- System of Measurement for Learning
Through standardized testing, educators assess the quality of their curriculum and gain valuable measures for teaching students. Results from standardized tests are resourceful as they come from a neutral source and allow evaluators to get a general idea of all the students' overall understanding.
- Highlights Area of Improvement
When a common mistake is done by several students, it reflects a lack of knowledge and shows which topic requires improvements and extra effort in teaching.
- Evaluates Progress
Educators can assemble assessment data yearly. Trends can be discovered by comparing data over time, tracking any changes in the initial source. Standardized testing allows teachers to compare students' results within and across schools. It provides objective data on the abilities of individual students and the school as a whole. Strengths and limitations at the school level are more easily identified.
Cons of Standardized Testing in Academia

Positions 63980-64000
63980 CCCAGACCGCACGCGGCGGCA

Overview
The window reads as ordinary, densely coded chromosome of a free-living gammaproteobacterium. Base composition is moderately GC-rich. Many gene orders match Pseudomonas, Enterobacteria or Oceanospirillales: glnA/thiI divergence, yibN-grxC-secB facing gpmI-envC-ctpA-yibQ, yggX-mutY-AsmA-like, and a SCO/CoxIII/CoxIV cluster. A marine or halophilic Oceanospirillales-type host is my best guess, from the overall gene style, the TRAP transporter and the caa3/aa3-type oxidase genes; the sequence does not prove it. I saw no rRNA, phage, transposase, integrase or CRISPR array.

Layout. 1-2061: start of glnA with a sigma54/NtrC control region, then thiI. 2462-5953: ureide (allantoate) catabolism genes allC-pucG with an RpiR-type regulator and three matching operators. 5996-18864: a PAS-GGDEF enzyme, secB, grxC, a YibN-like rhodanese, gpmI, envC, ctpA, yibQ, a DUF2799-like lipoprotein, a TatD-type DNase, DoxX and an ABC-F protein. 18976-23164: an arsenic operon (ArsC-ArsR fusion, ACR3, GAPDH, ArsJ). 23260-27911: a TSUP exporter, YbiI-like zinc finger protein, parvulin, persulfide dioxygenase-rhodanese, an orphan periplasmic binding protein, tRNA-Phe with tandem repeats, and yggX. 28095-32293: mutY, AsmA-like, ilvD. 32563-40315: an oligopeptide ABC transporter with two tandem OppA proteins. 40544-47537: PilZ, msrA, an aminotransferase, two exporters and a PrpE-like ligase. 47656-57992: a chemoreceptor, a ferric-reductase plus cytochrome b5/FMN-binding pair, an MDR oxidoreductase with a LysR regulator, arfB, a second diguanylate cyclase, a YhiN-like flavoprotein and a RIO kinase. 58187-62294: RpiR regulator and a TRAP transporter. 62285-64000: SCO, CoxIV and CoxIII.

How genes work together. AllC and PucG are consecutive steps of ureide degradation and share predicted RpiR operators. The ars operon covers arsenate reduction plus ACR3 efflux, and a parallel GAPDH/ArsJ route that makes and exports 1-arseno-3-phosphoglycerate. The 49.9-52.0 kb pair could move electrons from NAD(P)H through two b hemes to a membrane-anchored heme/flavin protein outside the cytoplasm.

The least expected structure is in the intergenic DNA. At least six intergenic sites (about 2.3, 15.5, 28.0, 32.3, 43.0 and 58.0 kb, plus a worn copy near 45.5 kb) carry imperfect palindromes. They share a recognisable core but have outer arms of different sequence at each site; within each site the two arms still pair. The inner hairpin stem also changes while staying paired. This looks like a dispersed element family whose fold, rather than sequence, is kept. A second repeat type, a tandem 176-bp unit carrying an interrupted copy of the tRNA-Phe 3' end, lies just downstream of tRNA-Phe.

- Results affect Test Taker's Confidence
Since everyone is giving the same test, a student's bad result may reflect his/her poor knowledge of the subject. However, many students demonstrate a clear understanding of the subject but tend to struggle in a standardized test environment. This can affect students' confidence as they may link their success to a high test score.
- Teaching for the Test
One of the most prominent drawbacks of standardized testing is that educators tend to keep the exam layout as a base for their teaching style and may teach in a particular manner, focusing on certain topics they feel are relevant to the test. But does that actually guarantee any quality of education to a student who is merely being prepared for an examination?
- Results Don't Depict One's Capability
Many people mistakenly believe that data from standardized tests provide an impartial and credible estimation of a child's cognitive prowess. Cultural differences, unknown testing methods, apprehension, health problems, and performance issues can impact a student's ability to perform in a test. Therefore, students cannot be evaluated based on their on-time performance. There are several different elements involved regarding one's mental state while giving the standardized test.